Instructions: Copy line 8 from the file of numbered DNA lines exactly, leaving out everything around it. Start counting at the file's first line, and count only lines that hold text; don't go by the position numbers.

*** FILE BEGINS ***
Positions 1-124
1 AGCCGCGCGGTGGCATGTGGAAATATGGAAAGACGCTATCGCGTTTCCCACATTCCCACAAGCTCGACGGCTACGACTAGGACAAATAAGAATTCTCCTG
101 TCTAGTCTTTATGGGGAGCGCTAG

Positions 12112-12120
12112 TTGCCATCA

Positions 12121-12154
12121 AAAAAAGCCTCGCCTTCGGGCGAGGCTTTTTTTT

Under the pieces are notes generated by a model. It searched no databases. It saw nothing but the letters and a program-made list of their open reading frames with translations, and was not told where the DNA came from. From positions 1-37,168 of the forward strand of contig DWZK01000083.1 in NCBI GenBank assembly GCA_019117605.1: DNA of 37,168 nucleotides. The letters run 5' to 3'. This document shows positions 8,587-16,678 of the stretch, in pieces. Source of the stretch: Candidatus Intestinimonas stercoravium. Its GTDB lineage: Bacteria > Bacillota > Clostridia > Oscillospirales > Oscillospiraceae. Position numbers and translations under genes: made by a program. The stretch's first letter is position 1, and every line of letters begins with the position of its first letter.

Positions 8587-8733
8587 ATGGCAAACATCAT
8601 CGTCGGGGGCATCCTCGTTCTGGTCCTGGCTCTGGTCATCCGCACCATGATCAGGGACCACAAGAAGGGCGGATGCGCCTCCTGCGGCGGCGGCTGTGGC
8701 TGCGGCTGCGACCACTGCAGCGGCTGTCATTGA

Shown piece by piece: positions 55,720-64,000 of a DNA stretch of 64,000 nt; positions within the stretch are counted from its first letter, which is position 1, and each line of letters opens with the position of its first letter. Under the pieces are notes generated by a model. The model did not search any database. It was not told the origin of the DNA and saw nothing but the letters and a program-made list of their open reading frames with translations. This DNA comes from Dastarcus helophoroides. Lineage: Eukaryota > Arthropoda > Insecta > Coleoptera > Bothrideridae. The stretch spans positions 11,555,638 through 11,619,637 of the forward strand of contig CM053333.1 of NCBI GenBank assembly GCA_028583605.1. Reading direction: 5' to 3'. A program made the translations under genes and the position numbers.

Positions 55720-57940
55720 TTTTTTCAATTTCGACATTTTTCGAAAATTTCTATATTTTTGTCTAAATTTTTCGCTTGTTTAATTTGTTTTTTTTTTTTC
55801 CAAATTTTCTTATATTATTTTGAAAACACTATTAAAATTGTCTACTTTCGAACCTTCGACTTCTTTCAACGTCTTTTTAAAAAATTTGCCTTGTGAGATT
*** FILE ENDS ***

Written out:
Under the pieces are notes generated by a model. It searched no databases. It saw nothing but the letters and a program-made list of their open reading frames with translations, and was not told where the DNA came from. From positions 1-37,168 of the forward strand of contig DWZK01000083.1 in NCBI GenBank assembly GCA_019117605.1: DNA of 37,168 nucleotides. The letters run 5' to 3'. This document shows positions 8,587-16,678 of the stretch, in pieces. Source of the stretch: Candidatus Intestinimonas stercoravium. Its GTDB lineage: Bacteria > Bacillota > Clostridia > Oscillospirales > Oscillospiraceae. Position numbers and translations under genes: made by a program. The stretch's first letter is position 1, and every line of letters begins with the position of its first letter.